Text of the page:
(Today Colombia) Colombia’s internal drug market has grown over the past few decades and is now worth an estimated US$2 billion dollars, a trend driven by changing economic and criminal dynamics in the country.
A new report by Colombia’s Planning Department reveals that drug use within the country has grown as a result of historic shifts in local organized crime. (Download the full presentation in Spanish here – pdf)
In 2015, the sale of drugs in Colombia’s internal market was worth a potential US$2 billion (6,011 billion Colombian pesos), equivalent to 0.75 percent of the country’s Gross Domestic Product (GDP), according to official figures. Marijuana represented 73 percent of the total value, while cocaine represented 24 percent and crack cocaine, 3 percent.
In comparison, transnational drug trafficking was worth a potential $6.8 billion (20,500 billion pesos), or 3.8 percent of GDP.
The prevalence of cocaine use has remained the same over the past seven years at 0.7 percent of the population, the report shows. However, between 2008 and 2014, the country went from being the sixth largest to the fourth largest consumer of the drug in South America.
Marijuana users made up 3.3 percent of the population in 2015, up from 2.3 percent in 2008. Colombia also rose to become the fourth largest consumer of the drug in 2014, after being seventh on the list in 2008.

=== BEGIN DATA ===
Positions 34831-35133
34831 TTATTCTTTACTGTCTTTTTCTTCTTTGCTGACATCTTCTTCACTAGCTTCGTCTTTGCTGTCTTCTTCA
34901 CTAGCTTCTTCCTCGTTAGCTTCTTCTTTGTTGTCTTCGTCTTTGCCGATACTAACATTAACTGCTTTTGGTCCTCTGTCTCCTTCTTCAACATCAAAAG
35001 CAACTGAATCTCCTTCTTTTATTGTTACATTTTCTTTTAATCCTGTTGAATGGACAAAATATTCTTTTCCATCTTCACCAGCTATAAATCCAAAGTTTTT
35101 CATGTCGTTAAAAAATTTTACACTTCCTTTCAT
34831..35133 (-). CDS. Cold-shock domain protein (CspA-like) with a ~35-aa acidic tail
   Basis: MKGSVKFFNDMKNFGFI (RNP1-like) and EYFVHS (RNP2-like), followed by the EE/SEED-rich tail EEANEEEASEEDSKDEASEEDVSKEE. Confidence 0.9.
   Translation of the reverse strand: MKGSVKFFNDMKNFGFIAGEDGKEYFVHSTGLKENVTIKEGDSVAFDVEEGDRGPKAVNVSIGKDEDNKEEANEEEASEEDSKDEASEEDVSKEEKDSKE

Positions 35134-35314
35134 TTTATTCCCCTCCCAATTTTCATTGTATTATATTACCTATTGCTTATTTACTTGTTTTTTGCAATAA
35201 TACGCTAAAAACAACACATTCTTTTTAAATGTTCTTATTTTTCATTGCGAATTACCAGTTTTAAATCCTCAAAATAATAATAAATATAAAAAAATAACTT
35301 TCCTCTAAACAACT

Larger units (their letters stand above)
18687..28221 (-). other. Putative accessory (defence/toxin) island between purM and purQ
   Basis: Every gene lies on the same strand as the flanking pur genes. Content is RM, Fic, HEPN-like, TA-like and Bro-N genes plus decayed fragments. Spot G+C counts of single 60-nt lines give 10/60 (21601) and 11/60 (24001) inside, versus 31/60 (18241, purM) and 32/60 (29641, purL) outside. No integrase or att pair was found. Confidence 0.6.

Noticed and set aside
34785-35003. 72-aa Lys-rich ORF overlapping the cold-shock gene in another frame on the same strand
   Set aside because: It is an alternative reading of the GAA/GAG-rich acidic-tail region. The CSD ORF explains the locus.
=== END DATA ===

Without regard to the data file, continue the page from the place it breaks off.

There are a number of factors that are driving up the value of the internal drug market in Colombia, a country that’s more known for its role in the global cocaine trade.
One reason is that the profitability of international drug trafficking has plumetted since the 1980s and 1990s. During that period, the Medellín and Cali Cartels had a monopoly over all rungs of Colombia’s drug trade, and the return on trafficking drugs was as high as 2,790 percent, the report states.
This decreased to 810 percent at the turn of the century following the decimation of the cartels, and then to 260 percent between 2009 and 2015. In contrast, the return on investment for distributing drugs in Colombia at a retail level is significantly higher, at 346 percent. This number surges to 1,407 percent for cocaine.
Another underworld shake-up that impacted the local drug market was the dismantling of the paramiltiary umbrella group United Self-Defense Forces of Colombia (Autodefensas Unidas de Colombia – AUC) and the rise of criminal successor groups in the mid- to late-2000s. The paramilitaries controlled crucial drug export structures that were lost when its leaders were extradited to the United States in 2008, resulting in local markets being flooded with illegal drugs. And unlike their paramilitary predecessors, these groups have no ideological resistance to trafficking drugs within Colombia’s borders.